Beating Retirement Angst

April 11, 2024

Are you feeling anxious about your financial life? If so, you are not alone. In fact, according to a recently published study, one-third of Americans say they do not feel financially secure—the highest proportion recorded in the study’s 13-year history.

The Northwestern Mutual Planning & Progress Study is conducted every year by the Harris Poll. It explores various aspects of American financial life, including topics related to retirement and savings.

This year’s study shows that Americans are finally waking up to a set of very inconvenient facts: 1) retirement is coming, 2) it is expensive, and 3) they aren’t ready for it. Baby Boomers are especially vulnerable. More than 4 million Boomers will turn 65 in 2024—an average of 11,000 per day, a pace that will continue for the next four years. It is the largest surge of people hitting traditional retirement age in American history, dubbed by some observers as the “Silver Tsunami.”

Americans’ low retirement savings is about as newsworthy as “dog bites man.” I’ve been reading about it for at least 35 years. But as the Silver Tsunami hits, it is worth reflecting on the social, political, and economic ramifications of this lack of preparation.

According to the study, Americans now say they will need savings of $1.46 million to retire comfortably—a 54 percent increase from 2020’s reading. In contrast, the amount they have saved for retirement ($88,400) has barely budged from its 2020 level ($87,500). In other words, people seem to be getting smarter about their needs, but they aren’t getting any wiser about their actions.

If you worry you won’t be ready when retirement comes, you can start now to prepare. You may think that it’s too late to make a difference, but it isn’t. Just start wherever you are and figure out your best next step. A good place to begin may be doing a complete personal financial plan.

A personal financial plan is a comprehensive strategy that will allow you to see how all the pieces of your financial life fit together. It involves assessing your current financial situation, formalizing specific financial goals and priorities, and developing a roadmap to get there. Key components of your personal financial plan should include:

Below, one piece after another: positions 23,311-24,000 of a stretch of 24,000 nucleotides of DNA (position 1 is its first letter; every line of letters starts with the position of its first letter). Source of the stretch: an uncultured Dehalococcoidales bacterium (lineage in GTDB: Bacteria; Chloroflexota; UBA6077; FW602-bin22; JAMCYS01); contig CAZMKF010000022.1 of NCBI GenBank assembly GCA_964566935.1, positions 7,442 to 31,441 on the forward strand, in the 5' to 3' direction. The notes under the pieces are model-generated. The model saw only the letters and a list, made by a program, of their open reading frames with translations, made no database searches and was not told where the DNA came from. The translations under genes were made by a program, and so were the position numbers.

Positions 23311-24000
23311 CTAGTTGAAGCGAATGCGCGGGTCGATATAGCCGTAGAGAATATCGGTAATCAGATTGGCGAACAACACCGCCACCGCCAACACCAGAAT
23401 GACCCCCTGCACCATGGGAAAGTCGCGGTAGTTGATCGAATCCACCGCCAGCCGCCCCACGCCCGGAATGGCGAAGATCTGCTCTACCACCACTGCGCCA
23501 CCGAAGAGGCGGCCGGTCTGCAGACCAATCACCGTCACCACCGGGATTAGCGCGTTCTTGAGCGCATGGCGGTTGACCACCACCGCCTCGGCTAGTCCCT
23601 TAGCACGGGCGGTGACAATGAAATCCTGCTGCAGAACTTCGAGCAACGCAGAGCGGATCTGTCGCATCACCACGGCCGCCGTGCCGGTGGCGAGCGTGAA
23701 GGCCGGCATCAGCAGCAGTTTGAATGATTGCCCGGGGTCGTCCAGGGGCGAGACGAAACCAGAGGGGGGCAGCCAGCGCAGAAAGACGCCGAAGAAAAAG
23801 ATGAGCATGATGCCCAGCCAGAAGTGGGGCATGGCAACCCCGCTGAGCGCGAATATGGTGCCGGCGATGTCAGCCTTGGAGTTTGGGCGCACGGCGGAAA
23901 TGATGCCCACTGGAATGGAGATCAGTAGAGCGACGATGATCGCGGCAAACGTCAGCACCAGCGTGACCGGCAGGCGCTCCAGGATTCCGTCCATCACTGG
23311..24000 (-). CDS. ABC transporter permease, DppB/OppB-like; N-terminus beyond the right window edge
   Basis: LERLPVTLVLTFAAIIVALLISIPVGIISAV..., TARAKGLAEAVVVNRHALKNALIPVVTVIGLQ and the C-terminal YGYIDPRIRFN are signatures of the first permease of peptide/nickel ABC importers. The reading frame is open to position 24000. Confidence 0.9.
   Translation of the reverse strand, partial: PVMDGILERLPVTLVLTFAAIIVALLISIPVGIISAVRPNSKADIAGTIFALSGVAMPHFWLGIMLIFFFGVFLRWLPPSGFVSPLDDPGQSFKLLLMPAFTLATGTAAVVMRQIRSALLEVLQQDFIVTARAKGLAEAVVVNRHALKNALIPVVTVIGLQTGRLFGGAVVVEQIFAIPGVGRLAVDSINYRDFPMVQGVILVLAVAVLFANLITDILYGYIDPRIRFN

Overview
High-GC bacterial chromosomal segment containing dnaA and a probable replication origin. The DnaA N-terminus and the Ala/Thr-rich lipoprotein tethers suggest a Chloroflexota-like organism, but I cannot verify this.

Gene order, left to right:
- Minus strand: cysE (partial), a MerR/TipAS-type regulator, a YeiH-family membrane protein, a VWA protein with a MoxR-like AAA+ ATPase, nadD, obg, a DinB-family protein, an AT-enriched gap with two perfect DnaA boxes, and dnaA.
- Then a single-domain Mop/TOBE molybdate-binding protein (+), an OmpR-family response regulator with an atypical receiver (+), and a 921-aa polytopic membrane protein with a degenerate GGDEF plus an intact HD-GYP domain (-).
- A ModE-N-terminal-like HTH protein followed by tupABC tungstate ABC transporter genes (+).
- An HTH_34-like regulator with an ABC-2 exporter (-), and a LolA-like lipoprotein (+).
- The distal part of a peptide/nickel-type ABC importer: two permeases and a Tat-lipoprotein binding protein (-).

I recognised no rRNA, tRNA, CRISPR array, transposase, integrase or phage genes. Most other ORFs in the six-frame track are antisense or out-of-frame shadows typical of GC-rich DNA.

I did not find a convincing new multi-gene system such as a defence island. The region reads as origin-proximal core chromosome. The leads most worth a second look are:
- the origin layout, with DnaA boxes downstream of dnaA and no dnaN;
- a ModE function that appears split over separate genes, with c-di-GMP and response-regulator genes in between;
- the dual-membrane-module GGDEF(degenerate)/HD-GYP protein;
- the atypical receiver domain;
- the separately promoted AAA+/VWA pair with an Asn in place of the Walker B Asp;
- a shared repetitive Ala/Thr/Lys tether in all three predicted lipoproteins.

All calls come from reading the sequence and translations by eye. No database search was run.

1. Financial Goals: What are your specific objectives and what is your time frame? Retirement is certainly an objective, but it is probably not the only one. Other examples may include paying off debt, funding a child's education, travel, or relocating to a new area.
  2. Budgeting: I hate to mention this because the b-word is only slightly less awkward in most social settings than asking someone about which presidential candidate they favor. Unfortunately, you can’t prepare for retirement without understanding the standard of living you want to have and that means developing a budget.
  3. Debt Management: Your plan should include a workable strategy to reduce or eliminate debt. Paying off credit card debt, consumer debt, student loans, and HELOCs should be your first priority.
  4. Investment Strategy: Develop an investment strategy tailored to your financial goals. Key considerations include your risk tolerance, the timing of your goals, and your ability to add to your investments over time. This will also include deciding how much to invest in appropriate retirement accounts such as 401(k)s and IRAs.
  5. Insurance Coverage: Evaluating your need for insurance is important, including health insurance, life insurance, disability insurance, and property insurance. However, be careful not to over-insure. Some insurance agents (not all, by any means) remind me of the old saying that, to a hammer, everything looks like a nail.
  6. Tax Planning: Minimizing tax liabilities is critical. Consider maximizing contributions to tax-advantaged accounts, take advantage of tax deductions and credits, and carefully consider the strategic timing of your investments.

One last pro-tip: use an experienced financial planner to help you draft your financial plan. Of course, you could do it on your own, but I recommend against it. A good planner will know which questions to ask and will help you stay honest with yourself. Over time, the planner can also help you adjust your behavior to stay on your plan, or adjust your plan to reflect your changing realities.

Please see important disclosure information here.

Steven C. Merrell  MBA, CFP®, AIF® is a Partner at Monterey Private Wealth, Inc., a Wealth Management Firm in Monterey. He welcomes questions that you may have concerning investments, taxes, retirement, or estate planning. Send your questions to: Steve Merrell, 2340 Garden Road Suite 202, Monterey, CA 93940 or email them to